Wednesday, April 13, 2011

Five days under the auspices of Anna: Day III

Day-3 of Anna's fast and after last evenings successful candle light march I woke up feeling great. Doing good things does that to you. Unlike my regular routine of grabbing the newspaper the first thing I did this morning was to toast four slices of bread for my self. Well, being without solid food for two days at a go does make you realize the importance of food.

After paying my broadband bill I rushed to Jantar-Mantar and like the previous two days distributed pamphlets in the metro. Quite a few people seemed interested in what was going on. Some asked me questions regarding Jan Lokpal and I tried my best to clear their doubts and reservations about Janlokpal and the ongoing event. Many of them pledged their support to the cause.

I finally reached Jantar Mantar at half past eleven and got busy with managing the crowd. The crowd that day was much more than the previous two days and the volunteers like me were having a tough time managing it but we were enjoying it at the same time. Then I met a group of engineering students from Greater Noida who had come all the way to support the cause and given that they were my university juniors I joined them and we did a flag march in the inner circle of Cannaut Place. We shouted slogans, waved the Indian flag and distributed pamphlets. The public response was great and raised our morale.

We came back to Jantar Mantar by 4pm by which the preparations for the candle march had started. I joined others in the preparations and by five thirty after another stimulating speech by Anna we left for India Gate. The mere sight of thousands walking quietly with candles in hand would have shook the political leaders sitting in north and south block across the road.

It wasn't Tahrir Square as some people put it, it was more awe inspiring than Tahrir Square. In Egypt there were gun shots and killings but here, in India we followed the words of Mahatma Gandhi and like a true Gandhian did not resort to violence or damage to public property in any way. Silence is more powerful than shouts. I had heard that, now I believe that.

We came back to Jantar Mantar by 7:30 and the march consisted of more than ten thousand people. None of them paid or brought there in trucks, they all were present there because they wanted to help in the cause.

After coming back a went back to my crowd management duty. An assamese friend of mine also came to Jantar Mantar after her office. It was her first experience of such an event and to be true it was a bit unpleasant for her as she hates crowds. Despite that she agreed to the fact that this was indeed an unexpected mass of humans. She had come expecting a few hundred people but what she saw was thousands and thousands with candles in their hands and marching silently.

At around nine in night I went to the help desk as I was thirsty and needed a glass of water. There I met Prahlad, a volunteer who is known by everyone associated with IAC to be proactive and passionate about the cause. Prahlad bhai asked me if I would volunteer to stay in the Ram Manohar Lohia (RML) hospital with the three patients who had been sent there from among those who were fasting due to dehydration. I was a bit reluctant in the start and tried my best to find others for the job but everyone said, "I can do it tomorrow but not tonight." Thus in the end I took the responsibility. I walked my friend to the nearby Patel Chowk metro station and then went to the hospital with another volunteer called Manoj.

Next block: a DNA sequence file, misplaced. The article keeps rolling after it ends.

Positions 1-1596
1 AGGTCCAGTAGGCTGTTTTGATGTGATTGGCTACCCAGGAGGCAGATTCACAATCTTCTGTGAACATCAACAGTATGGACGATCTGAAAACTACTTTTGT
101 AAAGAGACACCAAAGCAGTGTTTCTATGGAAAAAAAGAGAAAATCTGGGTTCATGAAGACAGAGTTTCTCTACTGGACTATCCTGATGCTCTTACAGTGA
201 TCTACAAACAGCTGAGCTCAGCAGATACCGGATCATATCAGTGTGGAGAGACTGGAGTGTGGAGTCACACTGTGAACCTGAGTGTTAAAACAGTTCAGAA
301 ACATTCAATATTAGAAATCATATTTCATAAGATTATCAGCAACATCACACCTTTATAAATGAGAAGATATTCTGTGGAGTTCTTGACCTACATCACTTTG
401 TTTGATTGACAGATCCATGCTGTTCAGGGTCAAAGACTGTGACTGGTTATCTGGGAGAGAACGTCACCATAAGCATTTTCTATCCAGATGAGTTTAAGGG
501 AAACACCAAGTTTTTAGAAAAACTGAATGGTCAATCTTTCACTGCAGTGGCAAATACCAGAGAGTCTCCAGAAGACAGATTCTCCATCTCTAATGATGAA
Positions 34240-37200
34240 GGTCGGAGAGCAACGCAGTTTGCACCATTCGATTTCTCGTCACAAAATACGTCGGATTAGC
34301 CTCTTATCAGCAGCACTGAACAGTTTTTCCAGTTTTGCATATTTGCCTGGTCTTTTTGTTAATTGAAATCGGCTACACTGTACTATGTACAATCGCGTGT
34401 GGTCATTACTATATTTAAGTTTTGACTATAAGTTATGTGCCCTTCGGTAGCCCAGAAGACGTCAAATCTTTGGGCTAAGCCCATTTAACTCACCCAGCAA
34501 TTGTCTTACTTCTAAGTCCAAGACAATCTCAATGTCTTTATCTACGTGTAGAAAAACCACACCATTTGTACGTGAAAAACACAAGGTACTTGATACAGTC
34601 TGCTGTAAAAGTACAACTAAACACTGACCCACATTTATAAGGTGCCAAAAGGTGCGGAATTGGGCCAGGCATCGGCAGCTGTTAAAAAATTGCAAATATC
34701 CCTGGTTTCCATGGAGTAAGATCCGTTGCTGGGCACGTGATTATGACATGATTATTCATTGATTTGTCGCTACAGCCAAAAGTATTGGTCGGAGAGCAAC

There we met Yogesh, Ramashray and Sneha who had been performing the duty of looking after the patients till now. They stayed on for a while, introduced us to the three elderly people who were admitted and briefed us about the medicines and blood reports, etc. A few media persons also came and informed us that a few other anshankari's were unwell and they might be brought to RML. I and Ramashray went and talked to the lady on reception about availability of beds and were told, "There are no more beds, the best we can do is to put two of you patients on one bed."

It angered all of us but we decided not to take the matter any further till any more patients arrive. Thankfully no more patients arrived that night. Yogesh, Ramashray and Sneha left at about 11 in night for Jantar Mantar where they were supposed to spend the night.

I and Manoj sat by the three patients, namely O.S. Chauhan, Rampal Singh and Mahant Gopaldas. Chauhan saab was a 74 year old ex-government servant who had come from Bhopal to take part in the agitation, Rampal Singh was from Etawah in U.P. and Gopaldas ji was Mahant of a temple somewhere near Bhopal. He had undertaken such fasts earlier too but this time had decided to do it without water and during regular checkup the doctors found that he had fever and brought him to the hospital.

At about three in night I started to feel a bit sleepy and decided to take rest for two hours as at six n the morning Manoj had to leave for his home. I can out of the patient room and spread the bed sheet Manoj had got with him on the floor outside the ward. There were few other sitting there and I also sat down with them. One of them noticed the yellow colored batch with a message to our respected Prime Minister written on it and asked if I was part of Anna's movement. I replied, 'Yes, I am.'

What followed was an hour long discussion on whether or not the corruption in India can be rooted out, whether Anna's fast was morally correct, whether the Government will relent or not. After an hour when Manoj came out for a stroll he saw me in middle of a heated discussion and said, "I thought you were tired and wanted to sleep." I didn't reply, just grinned and continued with the discussion. Manoj also joined the discussion and after a while I went to sleep at about 4 am.

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